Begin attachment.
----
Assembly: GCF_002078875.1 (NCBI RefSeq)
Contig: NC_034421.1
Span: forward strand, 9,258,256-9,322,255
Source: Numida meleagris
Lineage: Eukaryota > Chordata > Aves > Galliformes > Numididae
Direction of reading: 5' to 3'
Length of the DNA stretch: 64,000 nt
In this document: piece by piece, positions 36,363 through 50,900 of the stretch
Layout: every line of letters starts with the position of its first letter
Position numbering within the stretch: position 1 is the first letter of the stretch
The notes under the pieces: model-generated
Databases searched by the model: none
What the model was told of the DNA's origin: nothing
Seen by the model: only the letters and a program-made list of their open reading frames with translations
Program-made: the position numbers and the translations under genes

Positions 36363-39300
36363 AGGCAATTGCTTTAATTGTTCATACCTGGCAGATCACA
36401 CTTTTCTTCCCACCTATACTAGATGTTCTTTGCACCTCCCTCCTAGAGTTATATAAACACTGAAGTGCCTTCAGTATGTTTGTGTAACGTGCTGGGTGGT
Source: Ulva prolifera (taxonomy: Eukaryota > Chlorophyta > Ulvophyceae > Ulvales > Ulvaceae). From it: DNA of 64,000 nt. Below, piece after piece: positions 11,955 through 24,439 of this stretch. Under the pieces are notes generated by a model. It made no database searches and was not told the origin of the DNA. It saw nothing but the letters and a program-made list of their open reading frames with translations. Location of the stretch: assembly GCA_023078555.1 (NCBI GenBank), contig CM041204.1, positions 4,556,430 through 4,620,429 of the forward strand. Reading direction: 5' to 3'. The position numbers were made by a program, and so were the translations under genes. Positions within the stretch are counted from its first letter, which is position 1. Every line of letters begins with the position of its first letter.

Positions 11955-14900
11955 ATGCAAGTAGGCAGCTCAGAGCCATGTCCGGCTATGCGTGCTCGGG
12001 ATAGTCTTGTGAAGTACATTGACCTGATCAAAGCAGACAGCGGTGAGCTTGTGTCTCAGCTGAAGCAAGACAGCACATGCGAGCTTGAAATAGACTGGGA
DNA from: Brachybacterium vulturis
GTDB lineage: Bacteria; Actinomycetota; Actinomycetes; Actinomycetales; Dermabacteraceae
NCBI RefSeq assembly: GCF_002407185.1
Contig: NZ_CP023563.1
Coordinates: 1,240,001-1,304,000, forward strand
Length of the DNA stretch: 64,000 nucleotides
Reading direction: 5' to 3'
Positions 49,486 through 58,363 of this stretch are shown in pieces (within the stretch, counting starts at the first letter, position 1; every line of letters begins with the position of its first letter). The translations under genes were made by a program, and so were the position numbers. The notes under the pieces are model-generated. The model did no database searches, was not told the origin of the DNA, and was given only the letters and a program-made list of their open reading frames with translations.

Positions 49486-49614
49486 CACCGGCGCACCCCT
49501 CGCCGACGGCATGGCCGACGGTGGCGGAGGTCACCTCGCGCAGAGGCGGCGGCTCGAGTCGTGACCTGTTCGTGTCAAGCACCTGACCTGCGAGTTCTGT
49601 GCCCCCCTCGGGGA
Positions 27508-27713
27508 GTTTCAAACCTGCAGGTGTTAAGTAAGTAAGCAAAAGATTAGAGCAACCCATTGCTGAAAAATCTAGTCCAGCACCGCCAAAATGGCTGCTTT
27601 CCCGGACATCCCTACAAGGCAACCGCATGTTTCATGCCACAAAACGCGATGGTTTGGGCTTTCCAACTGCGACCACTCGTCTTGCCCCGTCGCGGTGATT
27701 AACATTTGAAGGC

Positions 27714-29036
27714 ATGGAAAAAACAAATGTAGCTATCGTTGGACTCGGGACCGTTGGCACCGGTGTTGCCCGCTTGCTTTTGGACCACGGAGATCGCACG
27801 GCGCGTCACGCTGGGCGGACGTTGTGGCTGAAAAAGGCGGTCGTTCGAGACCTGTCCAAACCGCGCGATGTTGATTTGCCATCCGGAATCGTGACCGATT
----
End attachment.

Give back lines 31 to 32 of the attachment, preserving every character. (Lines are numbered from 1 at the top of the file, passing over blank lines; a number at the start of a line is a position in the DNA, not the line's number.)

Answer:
Positions 49486-49614
49486 CACCGGCGCACCCCT